While Amgen Inc. recorded an 18 percent increase in revenues for 2005, the company's stock slid Thursday when it failed to release much-anticipated data for its colorectal cancer drug panitumumab.

Shares (NASDAQ:AMGN) fell $3.57 to end the day at $71.90, even though the company reported adjusted earnings per share for the fourth quarter of 75 cents - only a penny short of consensus.

Amgen reported GAAP net income and EPS in 2005 of $3.7 billion and $2.93, increases of 55 percent and 62 percent, respectively, from 2004's figures of $2.4 billion and $1.81. Revenues for the year were $12.4 billion.

Full-year adjusted net income was $4 billion, $3.20 EPS, compared with $3.1 billion, $2.40 EPS, for 2004.

"I think they did fine, just fine. The quarter came in, for all intents and purposes, in line," said Christopher Raymond, an analyst with Robert Baird & Co. in Chicago. "I think the stock action, though, is insane."

Wall Street had expected detailed interim data from an ongoing trial of panitumumab, a product for which Thousand Oaks, Calif.-based Amgen should complete a rolling new drug application this quarter. But the company declined to give the data in a conference call on Thursday. Raymond suspected the delay might be a strategic move to protect panitumumab from its largest potential competitor, New York-based ImClone Systems Inc.'s Erbitux. ImClone retained the investment bank Lazard earlier this week, essentially placing itself up for sale.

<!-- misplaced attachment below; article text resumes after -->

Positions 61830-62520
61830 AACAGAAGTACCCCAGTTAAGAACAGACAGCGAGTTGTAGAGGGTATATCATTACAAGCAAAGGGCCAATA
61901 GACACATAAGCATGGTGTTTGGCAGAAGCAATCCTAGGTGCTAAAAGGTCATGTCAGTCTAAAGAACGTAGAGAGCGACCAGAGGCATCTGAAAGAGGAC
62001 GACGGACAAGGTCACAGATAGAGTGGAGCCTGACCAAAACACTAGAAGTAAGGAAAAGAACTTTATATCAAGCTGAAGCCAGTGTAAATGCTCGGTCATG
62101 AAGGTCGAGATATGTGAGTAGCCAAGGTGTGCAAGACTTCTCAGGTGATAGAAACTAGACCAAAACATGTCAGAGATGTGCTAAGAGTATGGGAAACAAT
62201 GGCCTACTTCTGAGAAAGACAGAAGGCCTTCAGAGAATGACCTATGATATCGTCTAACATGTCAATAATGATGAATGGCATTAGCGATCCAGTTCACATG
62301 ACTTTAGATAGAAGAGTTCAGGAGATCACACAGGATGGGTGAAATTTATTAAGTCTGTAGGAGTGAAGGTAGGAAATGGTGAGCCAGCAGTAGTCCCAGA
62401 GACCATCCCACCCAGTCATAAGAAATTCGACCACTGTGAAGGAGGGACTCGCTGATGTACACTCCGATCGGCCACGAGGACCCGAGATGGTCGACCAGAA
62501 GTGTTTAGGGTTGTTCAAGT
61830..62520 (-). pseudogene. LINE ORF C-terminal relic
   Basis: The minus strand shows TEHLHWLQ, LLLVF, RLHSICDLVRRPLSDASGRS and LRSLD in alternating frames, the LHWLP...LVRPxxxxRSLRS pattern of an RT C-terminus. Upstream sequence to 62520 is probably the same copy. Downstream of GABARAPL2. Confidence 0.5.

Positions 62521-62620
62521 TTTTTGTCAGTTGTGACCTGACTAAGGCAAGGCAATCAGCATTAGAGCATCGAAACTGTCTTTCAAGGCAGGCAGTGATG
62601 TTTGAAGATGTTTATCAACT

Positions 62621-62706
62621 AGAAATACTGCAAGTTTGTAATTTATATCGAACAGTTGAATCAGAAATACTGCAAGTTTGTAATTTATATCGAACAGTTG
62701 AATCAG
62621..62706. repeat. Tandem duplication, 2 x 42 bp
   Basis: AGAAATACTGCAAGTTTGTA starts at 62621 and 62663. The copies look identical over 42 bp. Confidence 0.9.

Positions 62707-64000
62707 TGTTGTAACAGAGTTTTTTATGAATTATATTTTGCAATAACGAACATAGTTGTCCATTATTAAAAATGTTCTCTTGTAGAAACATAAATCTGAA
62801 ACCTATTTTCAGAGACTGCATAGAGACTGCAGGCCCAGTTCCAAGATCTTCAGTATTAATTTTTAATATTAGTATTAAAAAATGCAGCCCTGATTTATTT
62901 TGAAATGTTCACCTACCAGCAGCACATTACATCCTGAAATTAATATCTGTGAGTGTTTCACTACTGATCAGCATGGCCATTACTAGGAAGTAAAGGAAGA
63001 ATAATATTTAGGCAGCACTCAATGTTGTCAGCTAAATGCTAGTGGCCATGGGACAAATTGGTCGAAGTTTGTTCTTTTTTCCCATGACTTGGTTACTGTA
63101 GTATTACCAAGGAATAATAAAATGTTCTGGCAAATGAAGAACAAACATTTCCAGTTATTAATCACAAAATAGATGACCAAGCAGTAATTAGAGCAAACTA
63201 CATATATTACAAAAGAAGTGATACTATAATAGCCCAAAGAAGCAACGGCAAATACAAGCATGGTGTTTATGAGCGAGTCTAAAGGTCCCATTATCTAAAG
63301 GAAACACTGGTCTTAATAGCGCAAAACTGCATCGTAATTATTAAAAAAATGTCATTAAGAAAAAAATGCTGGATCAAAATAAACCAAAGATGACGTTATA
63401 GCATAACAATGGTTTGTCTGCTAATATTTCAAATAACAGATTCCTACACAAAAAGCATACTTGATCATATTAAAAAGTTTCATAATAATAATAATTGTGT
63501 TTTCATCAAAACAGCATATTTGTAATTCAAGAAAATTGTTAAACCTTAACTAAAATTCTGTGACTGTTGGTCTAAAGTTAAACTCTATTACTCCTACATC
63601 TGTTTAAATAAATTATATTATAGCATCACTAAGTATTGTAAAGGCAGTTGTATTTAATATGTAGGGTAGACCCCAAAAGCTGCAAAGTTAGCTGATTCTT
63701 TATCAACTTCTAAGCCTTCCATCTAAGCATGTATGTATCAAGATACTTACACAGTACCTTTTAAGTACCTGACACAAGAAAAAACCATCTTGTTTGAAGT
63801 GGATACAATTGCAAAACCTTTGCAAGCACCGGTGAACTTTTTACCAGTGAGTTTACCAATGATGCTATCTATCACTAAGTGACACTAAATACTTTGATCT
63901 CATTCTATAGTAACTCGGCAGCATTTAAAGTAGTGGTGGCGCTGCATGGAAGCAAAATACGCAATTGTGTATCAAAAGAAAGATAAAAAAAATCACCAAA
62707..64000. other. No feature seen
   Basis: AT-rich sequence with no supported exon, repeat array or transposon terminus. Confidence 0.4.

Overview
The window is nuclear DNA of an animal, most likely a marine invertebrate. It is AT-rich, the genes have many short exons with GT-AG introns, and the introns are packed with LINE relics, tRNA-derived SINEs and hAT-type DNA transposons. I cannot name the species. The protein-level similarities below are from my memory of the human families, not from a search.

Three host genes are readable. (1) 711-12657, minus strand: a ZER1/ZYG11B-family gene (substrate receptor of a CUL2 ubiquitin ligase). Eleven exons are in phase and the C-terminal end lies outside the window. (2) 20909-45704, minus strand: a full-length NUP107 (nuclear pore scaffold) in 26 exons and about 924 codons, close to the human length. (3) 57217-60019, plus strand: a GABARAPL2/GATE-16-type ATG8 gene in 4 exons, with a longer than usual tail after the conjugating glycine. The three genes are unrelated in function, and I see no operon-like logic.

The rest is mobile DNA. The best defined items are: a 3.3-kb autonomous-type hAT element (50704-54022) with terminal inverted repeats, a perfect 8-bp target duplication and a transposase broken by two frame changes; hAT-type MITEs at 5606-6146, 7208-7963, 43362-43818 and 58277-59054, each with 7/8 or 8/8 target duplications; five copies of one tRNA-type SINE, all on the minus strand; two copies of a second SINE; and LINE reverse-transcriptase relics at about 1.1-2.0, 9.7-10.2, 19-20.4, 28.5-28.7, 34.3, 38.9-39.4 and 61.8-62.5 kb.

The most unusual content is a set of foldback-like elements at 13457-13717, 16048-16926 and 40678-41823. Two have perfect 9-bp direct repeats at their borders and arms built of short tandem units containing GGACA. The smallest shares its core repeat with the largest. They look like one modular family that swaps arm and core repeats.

"I would say it would make sense for Amgen to decide they want to go a little radio-silent on their drug so they don't provide anybody with a glimpse of how this class of agents works in front-line data," Raymond told BioWorld Today. "Why give a potential acquirer, who would become a potential competitor, any ammunition for whether they want to buy this product or not?"

Another reason for the dip in Amgen's stock could be due to the company's adjusted EPS guidance for 2006 of between $3.55 and $3.70. The numbers in themselves are OK, Raymond said, but some investors might be disappointed that unlike last year, Amgen does not expect to raise the figures.

"Their commentary to not expect any upside from that spooked some folks," Raymond said, adding that "they do have a lot of clinical trials to fund."

The company plans to invest 30 percent to 40 percent more in research and development this year for various clinical studies, including one for denosumab in osteoporosis and metastatic bone disease, panitumumab and AMG 706 in several oncology indications, and morbidity/mortality studies with Aranesp in patients with chronic kidney disease and heart failure.

Amgen received positive data in the fourth quarter from a pivotal trial of panitumumab, and it announced plans to acquire Fremont, Calif.-based Abgenix Inc. for $2.2 billion, which would give it full ownership of panitumumab. It expects to close the deal in late March.